Sponsored by Alpha Kappa Alpha Sorority Inc., Kappa Delta Omega Chapter Sorority, Sharon and Bob Bushnell, Ashley and Ronnie Fultz, Olivia and Pres Garrett, Harold Jones, Karyna Jones, Susan and John Kellett-Forsyth, Lynwood Artists
To meet Freeman Vines (b. 1942) is to meet America itself. An artist, a luthier, and a spiritual philosopher, Vines’ life is a witness to the truths and contradictions of the American South. He remembers the hidden histories of the eastern North Carolina land on which his family has lived since enslavement. For more than fifty years Vines has transformed materials culled from a forgotten landscape in his relentless pursuit of building a guitar capable of producing a singular tone that has haunted his dreams. From tobacco barns, mule troughs, and radio parts, he has created hand-carved guitars, each instrument seasoned down to the grain by the echoes of its past life.
In 2015, Vines befriended photographer and folklorist, Timothy Duffy (b. 1963) and the two began to document Vines’ guitars and his life story. Soon after, Vines acquired the lumbered boards of the tree on which Oliver Moore was lynched in 1930. Confronting the silences and memories of this dark episode in his local history brought Vines face to face with the toll of racial terror on his own life and work.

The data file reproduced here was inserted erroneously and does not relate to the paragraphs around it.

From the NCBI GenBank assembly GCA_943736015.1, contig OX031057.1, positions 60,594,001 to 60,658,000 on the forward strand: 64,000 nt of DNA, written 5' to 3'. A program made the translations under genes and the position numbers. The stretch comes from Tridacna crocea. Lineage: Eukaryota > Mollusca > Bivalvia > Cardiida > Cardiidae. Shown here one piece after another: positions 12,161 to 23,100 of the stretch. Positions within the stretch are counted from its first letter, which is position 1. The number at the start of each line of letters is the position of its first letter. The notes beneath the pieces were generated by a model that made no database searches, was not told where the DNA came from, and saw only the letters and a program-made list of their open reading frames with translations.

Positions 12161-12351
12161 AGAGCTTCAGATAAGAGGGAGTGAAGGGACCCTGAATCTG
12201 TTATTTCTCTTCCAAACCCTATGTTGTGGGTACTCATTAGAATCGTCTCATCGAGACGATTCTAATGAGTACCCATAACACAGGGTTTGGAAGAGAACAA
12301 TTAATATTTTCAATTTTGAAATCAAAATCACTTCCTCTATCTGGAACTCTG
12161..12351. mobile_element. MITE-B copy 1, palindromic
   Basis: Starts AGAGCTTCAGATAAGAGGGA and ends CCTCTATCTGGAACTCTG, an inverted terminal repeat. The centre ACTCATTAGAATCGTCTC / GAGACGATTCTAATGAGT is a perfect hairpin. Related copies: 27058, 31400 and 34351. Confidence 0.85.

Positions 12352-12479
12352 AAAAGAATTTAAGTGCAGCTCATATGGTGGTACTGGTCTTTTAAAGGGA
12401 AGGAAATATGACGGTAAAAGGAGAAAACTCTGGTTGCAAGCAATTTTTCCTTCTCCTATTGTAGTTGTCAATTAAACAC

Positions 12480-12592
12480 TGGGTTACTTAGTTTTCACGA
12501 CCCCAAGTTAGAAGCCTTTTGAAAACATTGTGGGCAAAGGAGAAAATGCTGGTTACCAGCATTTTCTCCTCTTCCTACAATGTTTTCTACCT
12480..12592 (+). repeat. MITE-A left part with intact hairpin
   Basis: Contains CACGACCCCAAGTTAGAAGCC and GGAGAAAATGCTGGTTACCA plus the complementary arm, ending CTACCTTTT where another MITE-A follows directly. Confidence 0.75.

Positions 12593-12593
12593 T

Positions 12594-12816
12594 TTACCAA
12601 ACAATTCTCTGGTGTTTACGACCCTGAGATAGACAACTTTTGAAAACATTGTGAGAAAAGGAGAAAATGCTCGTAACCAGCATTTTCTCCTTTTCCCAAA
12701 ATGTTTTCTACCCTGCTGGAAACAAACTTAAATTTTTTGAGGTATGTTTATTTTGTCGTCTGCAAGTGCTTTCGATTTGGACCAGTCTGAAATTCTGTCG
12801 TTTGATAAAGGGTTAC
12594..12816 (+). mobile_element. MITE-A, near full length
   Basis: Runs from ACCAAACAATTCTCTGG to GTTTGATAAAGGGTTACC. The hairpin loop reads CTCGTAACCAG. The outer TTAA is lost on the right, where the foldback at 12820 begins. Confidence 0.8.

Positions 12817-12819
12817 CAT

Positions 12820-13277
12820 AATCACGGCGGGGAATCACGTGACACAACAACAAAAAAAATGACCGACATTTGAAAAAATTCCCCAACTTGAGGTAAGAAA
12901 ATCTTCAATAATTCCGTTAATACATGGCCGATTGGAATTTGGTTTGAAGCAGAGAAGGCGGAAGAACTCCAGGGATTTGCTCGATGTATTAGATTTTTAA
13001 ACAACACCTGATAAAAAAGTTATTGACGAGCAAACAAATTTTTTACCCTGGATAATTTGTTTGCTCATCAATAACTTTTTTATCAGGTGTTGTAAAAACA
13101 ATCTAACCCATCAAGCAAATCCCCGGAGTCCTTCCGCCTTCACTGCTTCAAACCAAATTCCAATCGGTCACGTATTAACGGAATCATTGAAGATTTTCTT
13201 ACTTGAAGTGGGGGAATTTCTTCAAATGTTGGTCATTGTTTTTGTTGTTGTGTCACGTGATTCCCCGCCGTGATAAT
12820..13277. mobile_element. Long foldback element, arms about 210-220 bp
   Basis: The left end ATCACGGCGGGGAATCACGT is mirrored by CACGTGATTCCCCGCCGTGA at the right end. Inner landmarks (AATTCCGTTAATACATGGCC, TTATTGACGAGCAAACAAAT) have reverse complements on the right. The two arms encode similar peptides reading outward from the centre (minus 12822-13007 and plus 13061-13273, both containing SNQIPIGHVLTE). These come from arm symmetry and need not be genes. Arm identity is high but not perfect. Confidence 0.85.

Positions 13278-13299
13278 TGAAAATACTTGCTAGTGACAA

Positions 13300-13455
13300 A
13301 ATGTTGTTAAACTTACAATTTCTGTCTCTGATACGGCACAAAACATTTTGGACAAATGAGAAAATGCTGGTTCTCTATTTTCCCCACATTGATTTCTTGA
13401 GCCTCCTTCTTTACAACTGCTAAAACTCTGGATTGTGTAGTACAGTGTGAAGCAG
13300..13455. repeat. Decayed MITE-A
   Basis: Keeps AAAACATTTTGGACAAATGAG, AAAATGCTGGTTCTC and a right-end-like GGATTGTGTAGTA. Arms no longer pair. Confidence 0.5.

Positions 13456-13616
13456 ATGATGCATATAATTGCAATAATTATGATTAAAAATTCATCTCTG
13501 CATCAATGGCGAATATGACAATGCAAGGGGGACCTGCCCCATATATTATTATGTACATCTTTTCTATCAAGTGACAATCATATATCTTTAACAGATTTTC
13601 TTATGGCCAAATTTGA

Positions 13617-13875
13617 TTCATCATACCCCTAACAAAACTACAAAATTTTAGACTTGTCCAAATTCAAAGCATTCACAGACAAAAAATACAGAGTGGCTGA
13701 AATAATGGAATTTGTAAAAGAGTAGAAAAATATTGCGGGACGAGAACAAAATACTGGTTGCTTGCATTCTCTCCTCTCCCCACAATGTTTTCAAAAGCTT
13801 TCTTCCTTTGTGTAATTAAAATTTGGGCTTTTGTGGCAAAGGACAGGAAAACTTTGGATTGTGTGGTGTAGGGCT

In addition to Vines' haunting sculptures, this exhibit also includes a number of tintype photographs by Duffy.
Hanging Tree Guitars is organized by Music Maker Foundation, a non-profit that provides financial grants and assistance to senior and vulnerable artists — those marginalized by age, poverty, race, gender, etc. — because these are the artists least likely to have the resources to share their musical messages with the world. Since 1994, Music Maker has served over 500 musicians whose work spans the entire history of American music.